UN raises $80m to help ease Zim food deficit

22 Mar, 2016 - 00:03 0 Views
UN raises $80m to help ease Zim food deficit Total crop failure in various parts of the country has meant that people in these areas now depend heavily on

The Herald

Total crop failure in various parts of the country has meant that people in these areas now depend heavily on

Total crop failure in various parts of the country has meant that people in these areas now depend heavily on

George Chisoko Senior Assistant Editor
THE United Nations and its development partners are committed to assisting Zimbabwe tackle food shortages caused by the El Nino-induced drought, and have to date mobilised $80 million to complement Government mitigatory efforts, UN Resident Co-ordinator Mr Bishow Parajuli has said.

Drought has ravaged most parts of the country, especially, Matabeleland and Masvingo that fall in natural farming region four and five, which are generally low-rainfall areas. Total crop failure has meant that people in these areas now depend heavily on food handouts from the Government, UN and its development partners.

A team comprising representatives of the UN, Government, World Food Programme, Save the Children, Ambassadors of DRC, Namibia, Botswana and Angola toured Umguza, Lupane and Binga last week to assess the food situation and appraise themselves of the responses to the drought.

Mr Parajuli told journalists after the two-day field visit that the UN and its development partners were committed to mobilising resources to assist the Government and the people of Zimbabwe.

“Our visit to some districts of Matabeleland North has been quite an eye-opener. The drought affected crops and livestock and the people need food assistance.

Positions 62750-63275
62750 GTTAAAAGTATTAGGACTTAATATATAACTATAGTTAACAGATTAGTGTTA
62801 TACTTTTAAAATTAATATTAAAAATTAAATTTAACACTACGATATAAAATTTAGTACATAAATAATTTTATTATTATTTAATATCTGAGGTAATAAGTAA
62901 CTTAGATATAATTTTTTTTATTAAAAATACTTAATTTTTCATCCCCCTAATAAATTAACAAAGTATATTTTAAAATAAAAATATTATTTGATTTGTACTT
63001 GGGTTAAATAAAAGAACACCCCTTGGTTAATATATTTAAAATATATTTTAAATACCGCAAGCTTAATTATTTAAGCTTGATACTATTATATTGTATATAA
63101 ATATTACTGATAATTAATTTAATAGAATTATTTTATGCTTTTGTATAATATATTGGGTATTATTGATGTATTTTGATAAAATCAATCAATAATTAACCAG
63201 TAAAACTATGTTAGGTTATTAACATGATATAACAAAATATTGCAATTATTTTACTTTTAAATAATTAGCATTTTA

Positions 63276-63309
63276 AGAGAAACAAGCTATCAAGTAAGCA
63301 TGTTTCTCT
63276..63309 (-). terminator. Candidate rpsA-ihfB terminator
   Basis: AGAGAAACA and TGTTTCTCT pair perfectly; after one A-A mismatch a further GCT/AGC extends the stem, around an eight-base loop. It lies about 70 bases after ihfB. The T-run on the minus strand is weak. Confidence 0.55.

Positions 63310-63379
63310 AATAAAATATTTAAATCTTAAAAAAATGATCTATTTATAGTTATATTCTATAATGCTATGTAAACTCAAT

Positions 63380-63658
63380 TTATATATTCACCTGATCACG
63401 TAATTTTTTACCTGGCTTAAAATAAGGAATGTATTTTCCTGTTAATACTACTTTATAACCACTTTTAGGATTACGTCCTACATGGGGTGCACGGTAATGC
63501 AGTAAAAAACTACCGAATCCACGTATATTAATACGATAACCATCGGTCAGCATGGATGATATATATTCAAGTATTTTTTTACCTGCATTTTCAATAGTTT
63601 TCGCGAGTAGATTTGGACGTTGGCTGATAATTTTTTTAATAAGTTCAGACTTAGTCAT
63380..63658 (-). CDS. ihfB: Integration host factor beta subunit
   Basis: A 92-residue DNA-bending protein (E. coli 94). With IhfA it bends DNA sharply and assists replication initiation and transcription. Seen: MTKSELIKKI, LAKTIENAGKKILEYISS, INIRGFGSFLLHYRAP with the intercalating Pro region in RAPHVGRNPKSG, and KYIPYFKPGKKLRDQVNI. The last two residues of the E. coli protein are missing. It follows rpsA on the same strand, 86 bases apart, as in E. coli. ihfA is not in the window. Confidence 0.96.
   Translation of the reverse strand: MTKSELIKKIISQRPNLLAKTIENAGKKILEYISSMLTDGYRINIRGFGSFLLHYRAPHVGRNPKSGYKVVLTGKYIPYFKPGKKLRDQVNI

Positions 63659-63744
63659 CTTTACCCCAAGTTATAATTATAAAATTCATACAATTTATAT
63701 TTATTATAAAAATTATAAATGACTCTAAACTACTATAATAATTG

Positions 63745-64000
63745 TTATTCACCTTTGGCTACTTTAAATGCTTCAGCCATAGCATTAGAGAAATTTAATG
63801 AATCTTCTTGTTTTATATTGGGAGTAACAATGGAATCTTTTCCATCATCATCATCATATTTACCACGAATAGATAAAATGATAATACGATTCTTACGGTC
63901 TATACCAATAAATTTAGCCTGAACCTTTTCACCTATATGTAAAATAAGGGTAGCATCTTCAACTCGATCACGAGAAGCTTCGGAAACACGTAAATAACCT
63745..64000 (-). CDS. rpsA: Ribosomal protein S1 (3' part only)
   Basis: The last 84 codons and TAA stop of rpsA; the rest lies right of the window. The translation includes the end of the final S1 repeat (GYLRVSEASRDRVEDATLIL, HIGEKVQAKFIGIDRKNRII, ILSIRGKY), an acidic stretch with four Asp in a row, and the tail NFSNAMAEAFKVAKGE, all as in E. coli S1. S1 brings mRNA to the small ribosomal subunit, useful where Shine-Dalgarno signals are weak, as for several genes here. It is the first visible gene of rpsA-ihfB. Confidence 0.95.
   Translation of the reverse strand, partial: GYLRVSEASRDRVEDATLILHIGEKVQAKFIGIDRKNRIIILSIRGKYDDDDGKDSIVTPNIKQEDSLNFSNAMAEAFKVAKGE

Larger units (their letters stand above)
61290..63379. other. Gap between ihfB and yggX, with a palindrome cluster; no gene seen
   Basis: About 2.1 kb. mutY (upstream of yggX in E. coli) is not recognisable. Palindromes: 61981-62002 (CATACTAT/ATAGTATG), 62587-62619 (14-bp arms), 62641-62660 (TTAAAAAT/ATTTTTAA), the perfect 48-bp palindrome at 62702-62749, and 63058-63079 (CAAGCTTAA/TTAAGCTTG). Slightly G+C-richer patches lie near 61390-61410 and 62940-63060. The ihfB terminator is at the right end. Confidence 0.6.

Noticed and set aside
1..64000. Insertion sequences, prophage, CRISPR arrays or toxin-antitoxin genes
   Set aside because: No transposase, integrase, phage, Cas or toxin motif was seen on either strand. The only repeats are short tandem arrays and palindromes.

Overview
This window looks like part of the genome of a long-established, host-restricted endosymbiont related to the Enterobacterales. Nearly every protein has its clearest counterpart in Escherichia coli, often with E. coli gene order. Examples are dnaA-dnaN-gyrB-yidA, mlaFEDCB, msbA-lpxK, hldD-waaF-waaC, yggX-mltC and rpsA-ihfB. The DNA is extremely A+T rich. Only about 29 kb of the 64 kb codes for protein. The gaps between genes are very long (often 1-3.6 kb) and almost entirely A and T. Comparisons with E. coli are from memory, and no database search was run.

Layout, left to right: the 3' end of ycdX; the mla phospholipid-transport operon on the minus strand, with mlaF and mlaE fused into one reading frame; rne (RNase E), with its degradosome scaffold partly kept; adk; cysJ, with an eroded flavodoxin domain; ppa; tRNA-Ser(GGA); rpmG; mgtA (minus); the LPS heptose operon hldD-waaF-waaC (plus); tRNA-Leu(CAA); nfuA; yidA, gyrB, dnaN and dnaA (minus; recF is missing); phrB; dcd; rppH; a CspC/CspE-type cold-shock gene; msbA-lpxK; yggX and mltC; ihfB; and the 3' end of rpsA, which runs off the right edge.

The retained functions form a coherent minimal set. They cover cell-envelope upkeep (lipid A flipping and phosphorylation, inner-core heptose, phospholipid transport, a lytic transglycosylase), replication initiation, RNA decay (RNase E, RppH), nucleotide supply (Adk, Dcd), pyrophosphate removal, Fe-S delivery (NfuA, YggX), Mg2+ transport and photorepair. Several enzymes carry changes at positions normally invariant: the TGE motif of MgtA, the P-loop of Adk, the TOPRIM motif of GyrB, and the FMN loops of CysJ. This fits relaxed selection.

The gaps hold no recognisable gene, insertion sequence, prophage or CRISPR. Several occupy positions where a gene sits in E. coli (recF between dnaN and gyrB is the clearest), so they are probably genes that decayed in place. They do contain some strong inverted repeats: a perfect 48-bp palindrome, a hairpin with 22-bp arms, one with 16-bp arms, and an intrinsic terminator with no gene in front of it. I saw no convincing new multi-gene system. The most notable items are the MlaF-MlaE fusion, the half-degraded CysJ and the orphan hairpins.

“The Government cannot be expected to provide the food assistance alone but needs supporting partners to tackle the food shortages caused by drought. I am, however, pleased that the people in the affected areas have not been idle waiting for assistance but have been involved in a number of projects to improve their situation,’’ said Mr Parajuli.

The thrust of Government and UN support has not just focused on the people but has extended to livestock, given that Matabeleland is largely a livestock region.

The intervention by the UN, Government and other development partners has seen farmers in Lupane District building livestock feedlots and cattle dipping facilities. Several boreholes have also been drilled to alleviate the shortage of drinking water for both humans and livestock.

The food shortages have also seen a rise in the number of children failing to attend school because of hunger, which has been exacerbated by the long distances the children walk to school.

However, Save the Children has started a programme to feed the schoolchildren and this has resulted in school attendance increasing. Lupane District Administrator Mr Jusa Zachariah said the recent rainfall had helped save some crops from being written off.

“The Government is taking care of the people in terms of their food requirements and we are also encouraging them to take care of their livestock. The water table has recharged, the pastures are now there and we remain hopeful that the livestock will be saved from death,’’ said Mr Zachar- iah.

Democratic Republic of Congo Ambassador and Dean of the Diplomatic Corps Mr Mwampanga Mwana Nanga said it was encouraging to see Zimbabweans in the drought-hit areas doing something about their situation.

“Yes, we have drought but the people are not just sitting, crying out for assistance. We have seen the Chininga Dam that they built in Binga with the assistance from WFP.

“We have also seen the boreholes, cattle feedlots and the fish projects and I am indeed impressed about the projects undertaken by the people for their own benefit,’’ said Mr Mwana Nanga.

He said Zimbabwe’s food shortages needed a multi-faceted response and that as African ambassadors they would mobilise food aid for distribution to the affected areas.

Mr Parajuli underscored the importance of investment in irrigation and farm productivity as some of the ways of building grain reserves and reducing the dependence on food assis- tance.

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